New Zealand fishing company Sealord enters agreement to purchase Independent Fisheries
New Zealand deepwater fishing and seafood company Sealord has entered an agreement to purchase Christchurch, New Zealand-based fishing company Independent Fisheries.
Sealord said the transaction, if approved by the relevant authorities, would make the company New Zealand’s largest seafood business. The purchase would add Independent Fisheries’ 46,000 metric tons (MT) of quota, two owned and one chartered deepwater factory fishing vessel, 500 vessel crew and staff, and a cold storage facility to Sealord’s existing facilities.
Financial details of the purchase were not disclosed by either party.
“Our investment in Independent Fisheries is based on a strong belief in the business, the long-term sustainability of the commercial fishing sector in New Zealand, and the ability to deliver increased returns to Sealord’s shareholders,” Sealord Board Chair Jamie Tuuta said in a release.
Sealord was established over 60 years ago and is now a joint venture between Māori-owned Moana New Zealand and Japanese seafood giant Nissui. The company operates eight deep sea vessels in New Zealand and one in Mauritius, a processing factory in Nelson, New Zealand, and is a 100 percent owner of Petuna Aquaculture, a salmon and ocean trout company.
Sealord CEO Doug Paulin said in a company LinkedIn post that the acquisition presented an “incredibly unique” opportunity for the company.
"Acquisitions of this type and quality rarely come along in deepwater fishing,” Paulin said. “The business is an excellent fit for Sealord both operationally and culturally. Independent Fisheries has a strong family-based culture built over many years by the late Charles Shadbolt, who had a passion for looking after his people and the wider community, and I am confident that Sealord can continue this proud tradition."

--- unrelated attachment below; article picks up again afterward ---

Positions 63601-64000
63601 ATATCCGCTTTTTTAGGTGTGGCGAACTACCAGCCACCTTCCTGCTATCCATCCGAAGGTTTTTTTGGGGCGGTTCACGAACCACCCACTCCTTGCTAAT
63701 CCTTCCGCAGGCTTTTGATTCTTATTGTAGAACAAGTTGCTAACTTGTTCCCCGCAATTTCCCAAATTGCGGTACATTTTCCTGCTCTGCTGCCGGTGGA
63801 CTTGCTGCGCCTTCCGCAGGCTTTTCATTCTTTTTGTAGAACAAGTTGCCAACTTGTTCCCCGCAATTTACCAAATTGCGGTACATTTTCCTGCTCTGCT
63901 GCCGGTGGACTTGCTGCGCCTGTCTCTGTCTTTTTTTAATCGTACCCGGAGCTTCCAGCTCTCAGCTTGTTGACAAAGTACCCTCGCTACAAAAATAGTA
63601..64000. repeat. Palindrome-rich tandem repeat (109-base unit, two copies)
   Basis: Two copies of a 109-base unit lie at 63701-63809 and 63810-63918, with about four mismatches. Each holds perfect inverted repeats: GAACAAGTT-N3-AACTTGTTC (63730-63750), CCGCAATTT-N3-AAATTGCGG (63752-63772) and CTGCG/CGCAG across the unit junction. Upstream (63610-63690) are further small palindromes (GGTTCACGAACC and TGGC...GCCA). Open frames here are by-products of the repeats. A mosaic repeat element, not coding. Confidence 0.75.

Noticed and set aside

Independent Fisheries, like Sealord, was established more than 60 years ago. The company was founded by Howard Shadbolt and got its start as a fish and chip shop in Christchurch and gradually grew into a privately owned fishing business with the fourth-largest deepwater fishing quota in New Zealand.
For Independent Fisheries, the acquisition is an opportunity for the company to continue to grow, Independent Fisheries Managing Director Mark Allison said.
“This is a proud moment for our business and for its founding family, who have built it from its humble beginnings to the successful company it is today,” Allison said in a release. “There are immediate synergies that Independent Fisheries and the Sealord Group of companies can utilize both internally and externally that will provide excellent opportunities for the existing staff, customers, and suppliers to grow with the Sealord Group.”
Allison said the two companies can work together on innovation while streamlining catch plans between the two company’s existing deep-water fishing vessels. The Independent Fisheries facilities, Sealord said, will continue to be operated by the company’s current employees.
While both companies declined to mention the value of the transaction, Sealord called it the largest financial transaction in the seafood sector since the “Treaty of Waitangi fisheries settlement,” which New Zealand media reports was worth roughly NZD 150 million (USD 89 million, EUR 83 million).
Photo courtesy of Sealord